For a long time, that scared me off from ever wanting to get involved in anything related to SJ.  Now I'm starting to become interested again, but I don't know where to start.

 
Exactly which social justice area(s)? My main focus is disability rights, but the blogs and forums I read are extremely UK-focused, given the region-specific political issues that we've been facing for at least the past four years. I used to read the wonderful FWD, which was international, but they closed down (which was very sad, as it's an intersection that is seriously in need of being discussed and explored, but hey ho). Their blogroll is still up though, and a lot of the blogs are still being written. (My old one is up there, but it's on long-term hiatus at present.)
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Enid

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Looking for good social justice communities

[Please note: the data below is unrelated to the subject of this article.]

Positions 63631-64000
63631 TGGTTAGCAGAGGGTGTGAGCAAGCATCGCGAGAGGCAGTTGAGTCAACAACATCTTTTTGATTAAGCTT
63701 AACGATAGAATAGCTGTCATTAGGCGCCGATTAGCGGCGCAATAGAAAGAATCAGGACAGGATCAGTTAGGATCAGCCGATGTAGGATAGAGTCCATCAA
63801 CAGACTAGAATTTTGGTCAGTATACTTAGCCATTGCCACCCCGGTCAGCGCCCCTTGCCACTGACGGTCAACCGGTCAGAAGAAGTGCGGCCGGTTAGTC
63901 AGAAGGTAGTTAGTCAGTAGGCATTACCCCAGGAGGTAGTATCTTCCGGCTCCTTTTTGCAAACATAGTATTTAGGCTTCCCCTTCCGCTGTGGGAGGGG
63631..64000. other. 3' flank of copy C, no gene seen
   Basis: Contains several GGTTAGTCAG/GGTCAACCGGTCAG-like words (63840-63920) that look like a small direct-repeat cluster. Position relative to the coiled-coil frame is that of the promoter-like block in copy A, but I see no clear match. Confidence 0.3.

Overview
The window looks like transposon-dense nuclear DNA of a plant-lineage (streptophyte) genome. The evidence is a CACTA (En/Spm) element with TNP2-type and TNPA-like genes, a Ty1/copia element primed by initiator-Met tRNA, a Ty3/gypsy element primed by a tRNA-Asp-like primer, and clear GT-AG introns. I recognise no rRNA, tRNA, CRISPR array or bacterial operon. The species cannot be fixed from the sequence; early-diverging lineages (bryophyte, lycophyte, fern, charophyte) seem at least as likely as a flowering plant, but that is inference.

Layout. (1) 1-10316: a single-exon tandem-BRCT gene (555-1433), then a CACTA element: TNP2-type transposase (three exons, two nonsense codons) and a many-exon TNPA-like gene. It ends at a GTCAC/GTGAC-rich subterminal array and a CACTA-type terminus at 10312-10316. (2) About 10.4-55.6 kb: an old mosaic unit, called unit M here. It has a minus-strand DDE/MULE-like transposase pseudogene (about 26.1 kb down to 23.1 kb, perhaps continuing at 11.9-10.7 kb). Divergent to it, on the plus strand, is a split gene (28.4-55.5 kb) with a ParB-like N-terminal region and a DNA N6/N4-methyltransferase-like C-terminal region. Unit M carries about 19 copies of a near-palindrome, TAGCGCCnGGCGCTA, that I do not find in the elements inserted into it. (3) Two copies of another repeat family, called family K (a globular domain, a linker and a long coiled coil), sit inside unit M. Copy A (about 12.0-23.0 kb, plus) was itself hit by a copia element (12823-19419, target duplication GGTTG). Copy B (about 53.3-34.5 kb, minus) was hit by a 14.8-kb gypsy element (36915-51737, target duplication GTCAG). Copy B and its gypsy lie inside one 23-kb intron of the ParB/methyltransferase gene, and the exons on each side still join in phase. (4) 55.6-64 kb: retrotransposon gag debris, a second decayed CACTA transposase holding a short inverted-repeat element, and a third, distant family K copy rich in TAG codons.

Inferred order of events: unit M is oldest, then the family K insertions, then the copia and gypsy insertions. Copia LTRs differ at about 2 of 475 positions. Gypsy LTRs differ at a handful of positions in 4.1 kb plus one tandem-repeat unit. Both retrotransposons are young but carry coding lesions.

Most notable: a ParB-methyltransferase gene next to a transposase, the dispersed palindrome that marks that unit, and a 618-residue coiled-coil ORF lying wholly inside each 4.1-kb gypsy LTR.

« Reply #5 on: July 04, 2013, 06:46:22 pm »
Quote from: Snowdrop;114552
Exactly what it says in the title.  I genuinely am interested in SJ issues, but to be honest I don't actually know much about them, largely because all of the SJ-focused corners of the internet I've ever come across were really unpleasant places.   (Um . . . I can be more clear on what exactly I mean by this; I'll explain further if anyone needs clarification but I don't want to turn the OP into a long rant.)

For a long time, that scared me off from ever wanting to get involved in anything related to SJ.  Now I'm starting to become interested again, but I don't know where to start.